Archive for November, 2009

Archive for November, 2009

Anonymous SFTP on Ubuntu

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I spent some time today getting anonymous SFTP setup on my home server. Why would I want to do that, you ask? Well, for file shares. I have an HTTP server and anonymous FTP server set up to make it easier for people to get at the public shares on the system, but really I’m a big fan of consolidating the protocols in this space. FTP is old and clunky, SFTP has solved many of the issues and is widely deployed. In fact, all my PCs are running an SFTP server, only one currently runs an FTP server.

This how-to uses the command line. It’s really not that hard, just type exactly what I tell you to.

First, make sure you have the SSH server installed:

sudo apt-get install openssh-server

Next, create a new user:

sudo adduser --disabled-password anonymous

Then, edit the /etc/shadow file to make the password actually empty:

sudo ${EDITOR=gedit} /etc/shadow

Go to the last line and change the anonymous:*: to anonymous::

Edit /etc/passwd to make the empty password allowed and the login shell is set to /usr/lib/sftp-server

sudo ${EDITOR=gedit} /etc/passwd

Go to the last line and change anonymous:x: to anonymous:: and also change the value on the end of the line (it will either be /bin/bash or /bin/sh) to /usr/lib/sftp-server.

Next, you need to allow sftp-server as a valid shell.

sudo su
echo /usr/lib/sftp-server >> /etc/shells

You also need to allow PAM to accept blank passwords for SSH sessions, so:

sudo ${EDITOR=gedit} /etc/pam.d/sshd

Change the line that reads @include common-auth and replace it with:

auth [success=1 default=ignore] nullok
auth requisite
auth required

Finally, you need to set the SSH server to allow blank passwords.

sudo ${EDITOR=gedit} /etc/ssh/sshd_config

Find the line that reads PermitEmptyPasswords no and change the no to a yes.

Restart sshd with:

sudo /etc/init.d/ssh restart

And you’re done!

Warning: make sure the anonymous user does not have access to files you do not want it anyone to have access to! Ubuntu by default makes way too many things world-readable. This how-to is not about file permissions, but make sure your private files are set so that only your user can read them!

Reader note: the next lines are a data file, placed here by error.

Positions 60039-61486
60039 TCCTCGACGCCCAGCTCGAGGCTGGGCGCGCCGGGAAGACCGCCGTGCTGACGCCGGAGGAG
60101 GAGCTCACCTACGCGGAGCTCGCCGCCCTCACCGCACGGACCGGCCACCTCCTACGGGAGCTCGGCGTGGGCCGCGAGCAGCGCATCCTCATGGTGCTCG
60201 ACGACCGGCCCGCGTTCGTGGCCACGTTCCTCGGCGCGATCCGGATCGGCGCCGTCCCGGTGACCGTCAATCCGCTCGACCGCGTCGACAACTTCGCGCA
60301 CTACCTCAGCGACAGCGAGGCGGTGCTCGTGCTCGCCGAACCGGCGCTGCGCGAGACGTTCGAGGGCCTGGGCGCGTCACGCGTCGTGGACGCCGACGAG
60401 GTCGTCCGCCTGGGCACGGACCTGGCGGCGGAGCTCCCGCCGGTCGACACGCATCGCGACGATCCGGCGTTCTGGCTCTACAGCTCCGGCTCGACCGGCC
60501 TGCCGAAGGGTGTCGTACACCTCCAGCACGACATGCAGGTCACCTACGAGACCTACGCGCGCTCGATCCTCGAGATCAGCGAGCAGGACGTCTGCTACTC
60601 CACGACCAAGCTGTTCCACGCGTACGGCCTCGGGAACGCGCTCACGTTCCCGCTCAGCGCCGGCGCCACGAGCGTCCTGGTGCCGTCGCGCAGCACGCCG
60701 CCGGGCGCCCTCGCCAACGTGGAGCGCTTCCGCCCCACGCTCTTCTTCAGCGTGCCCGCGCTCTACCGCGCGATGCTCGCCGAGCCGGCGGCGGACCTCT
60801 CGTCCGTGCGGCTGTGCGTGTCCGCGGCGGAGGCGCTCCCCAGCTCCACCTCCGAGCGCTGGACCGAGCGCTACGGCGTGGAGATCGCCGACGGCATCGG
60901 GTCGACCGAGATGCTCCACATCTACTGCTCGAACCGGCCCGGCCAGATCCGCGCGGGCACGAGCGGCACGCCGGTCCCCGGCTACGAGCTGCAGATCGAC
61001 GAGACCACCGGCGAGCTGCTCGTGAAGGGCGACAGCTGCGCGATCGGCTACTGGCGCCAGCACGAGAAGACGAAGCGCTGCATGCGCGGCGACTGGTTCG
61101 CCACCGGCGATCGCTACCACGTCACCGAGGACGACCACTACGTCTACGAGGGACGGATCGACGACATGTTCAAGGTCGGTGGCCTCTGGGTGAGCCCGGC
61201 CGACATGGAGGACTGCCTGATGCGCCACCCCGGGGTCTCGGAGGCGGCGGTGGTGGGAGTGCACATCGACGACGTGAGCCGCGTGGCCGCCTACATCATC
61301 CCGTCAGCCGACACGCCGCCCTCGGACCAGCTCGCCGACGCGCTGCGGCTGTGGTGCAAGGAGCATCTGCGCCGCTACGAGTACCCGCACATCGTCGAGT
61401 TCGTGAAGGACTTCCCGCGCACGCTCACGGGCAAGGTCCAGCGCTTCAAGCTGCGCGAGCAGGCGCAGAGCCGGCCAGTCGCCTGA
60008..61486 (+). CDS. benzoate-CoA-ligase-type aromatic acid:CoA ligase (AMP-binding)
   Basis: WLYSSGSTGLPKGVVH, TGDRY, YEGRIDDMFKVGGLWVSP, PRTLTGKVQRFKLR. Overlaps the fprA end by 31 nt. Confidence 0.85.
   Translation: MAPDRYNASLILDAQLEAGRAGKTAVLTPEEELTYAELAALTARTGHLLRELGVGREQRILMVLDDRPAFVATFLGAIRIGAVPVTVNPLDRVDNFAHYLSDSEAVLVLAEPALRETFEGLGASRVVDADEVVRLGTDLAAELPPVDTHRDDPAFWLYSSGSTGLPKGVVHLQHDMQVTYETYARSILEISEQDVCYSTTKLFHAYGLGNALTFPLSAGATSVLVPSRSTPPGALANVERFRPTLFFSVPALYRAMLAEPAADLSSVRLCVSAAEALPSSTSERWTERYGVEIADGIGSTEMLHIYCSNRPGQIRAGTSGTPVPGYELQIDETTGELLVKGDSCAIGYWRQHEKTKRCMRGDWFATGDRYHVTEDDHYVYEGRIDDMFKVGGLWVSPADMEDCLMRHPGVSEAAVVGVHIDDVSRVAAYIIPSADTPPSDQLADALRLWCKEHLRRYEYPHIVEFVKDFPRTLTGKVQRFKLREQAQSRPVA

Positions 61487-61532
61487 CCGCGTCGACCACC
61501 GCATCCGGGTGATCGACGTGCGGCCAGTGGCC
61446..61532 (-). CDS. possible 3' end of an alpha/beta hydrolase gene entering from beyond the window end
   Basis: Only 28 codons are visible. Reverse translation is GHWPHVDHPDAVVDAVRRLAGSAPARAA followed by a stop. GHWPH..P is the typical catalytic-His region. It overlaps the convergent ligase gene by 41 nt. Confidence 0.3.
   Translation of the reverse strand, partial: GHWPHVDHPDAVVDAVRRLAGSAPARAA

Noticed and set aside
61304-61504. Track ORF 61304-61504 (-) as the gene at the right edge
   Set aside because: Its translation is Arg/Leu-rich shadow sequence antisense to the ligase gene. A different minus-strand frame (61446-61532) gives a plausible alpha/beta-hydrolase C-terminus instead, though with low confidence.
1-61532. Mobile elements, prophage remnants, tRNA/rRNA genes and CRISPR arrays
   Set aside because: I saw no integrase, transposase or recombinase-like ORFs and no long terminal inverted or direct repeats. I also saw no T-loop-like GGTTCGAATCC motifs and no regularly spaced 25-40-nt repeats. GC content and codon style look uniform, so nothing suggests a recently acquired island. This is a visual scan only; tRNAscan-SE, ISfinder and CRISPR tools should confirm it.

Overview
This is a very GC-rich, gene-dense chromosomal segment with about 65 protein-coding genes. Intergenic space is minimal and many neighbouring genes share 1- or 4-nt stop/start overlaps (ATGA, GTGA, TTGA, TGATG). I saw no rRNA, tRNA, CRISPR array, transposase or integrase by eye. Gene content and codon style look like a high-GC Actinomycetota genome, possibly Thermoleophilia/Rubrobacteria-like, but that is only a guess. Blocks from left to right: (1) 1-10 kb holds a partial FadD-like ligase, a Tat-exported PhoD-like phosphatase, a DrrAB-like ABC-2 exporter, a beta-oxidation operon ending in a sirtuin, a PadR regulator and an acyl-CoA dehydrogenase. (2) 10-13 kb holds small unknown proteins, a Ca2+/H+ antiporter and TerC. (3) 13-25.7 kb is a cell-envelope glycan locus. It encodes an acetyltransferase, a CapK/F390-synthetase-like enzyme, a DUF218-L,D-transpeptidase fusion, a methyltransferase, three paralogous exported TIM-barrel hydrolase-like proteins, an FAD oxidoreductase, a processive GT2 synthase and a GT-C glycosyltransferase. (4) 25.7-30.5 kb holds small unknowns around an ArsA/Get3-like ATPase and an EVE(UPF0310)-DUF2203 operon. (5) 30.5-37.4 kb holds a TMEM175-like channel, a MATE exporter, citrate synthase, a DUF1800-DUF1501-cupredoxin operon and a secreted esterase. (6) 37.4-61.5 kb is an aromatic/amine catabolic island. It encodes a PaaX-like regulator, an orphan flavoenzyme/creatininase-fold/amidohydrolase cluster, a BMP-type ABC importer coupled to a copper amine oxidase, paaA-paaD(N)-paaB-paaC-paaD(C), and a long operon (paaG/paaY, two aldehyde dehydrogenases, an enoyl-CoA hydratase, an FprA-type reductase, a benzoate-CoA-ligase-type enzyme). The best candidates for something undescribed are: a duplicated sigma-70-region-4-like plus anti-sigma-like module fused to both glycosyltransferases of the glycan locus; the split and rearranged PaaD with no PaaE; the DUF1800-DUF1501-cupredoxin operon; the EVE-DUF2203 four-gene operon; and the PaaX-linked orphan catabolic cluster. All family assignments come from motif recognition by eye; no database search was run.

Simple HTTP-based File Shares for Ubuntu

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This is a simple how-to for setting up automatic file sharing for users’ ~/Public folders in Ubuntu over HTTP with minimal overhead.

While this how-to is simple, it does use the command line. I happen to believe the command line is not so scary as the GUI marketing people would have you think, even to new users. It’s much easier to say “type this” and have a user understand than it is to try to describe the GUI actions.

First, install my subdirs script. This script finds a list of directories containing some other directory, and prints out the path to the subdirectory (if you don’t get that, never mind, you just need to know that you need in installed for this how-to).

sudo wget -O /usr/local/bin/subdirs
sudo chmod +X /usr/local/bin/subdirs

Then, install the webfs HTTP server.

sudo apt-get install webfs

Edit the config file a bit:

sudo ${EDITOR=gedit} /etc/webfsd.conf

Change the line starting with web_root= to say:


And the line starting with web_port= to say:


Then restart the server by running:

sudo /etc/init.d/webfs restart

Finally, to symlink the shares, run:

subdirs /home Public | while read DIR; do ln -s "$DIR" /var/www/$(basename "`dirname "$DIR"`"); done

You’re done!

The last command will have to be re-run every time you add a new user. Or you could add it as the second-last line in your /etc/rc.local file to make it run every time you boot.

Now people can just visit your computer in their webbrowser (if they’re on your local network… to get access from the Internet you have to configure your router, but you probably don’t want that anyway). The address of any Ubuntu computer in a webbrowser (on a computer than supports mDNS, such as other Ubuntu systems or Apple systems) is just hostname.local. For example, my computer is singpolyma-mini.local. For Windows users, they’ll have to type in your IP address (unless they install Bonjour for Windows).

You can find your IP address by running:

ifconfig | grep 'inet addr' | grep -v | awk '{ print $2 }'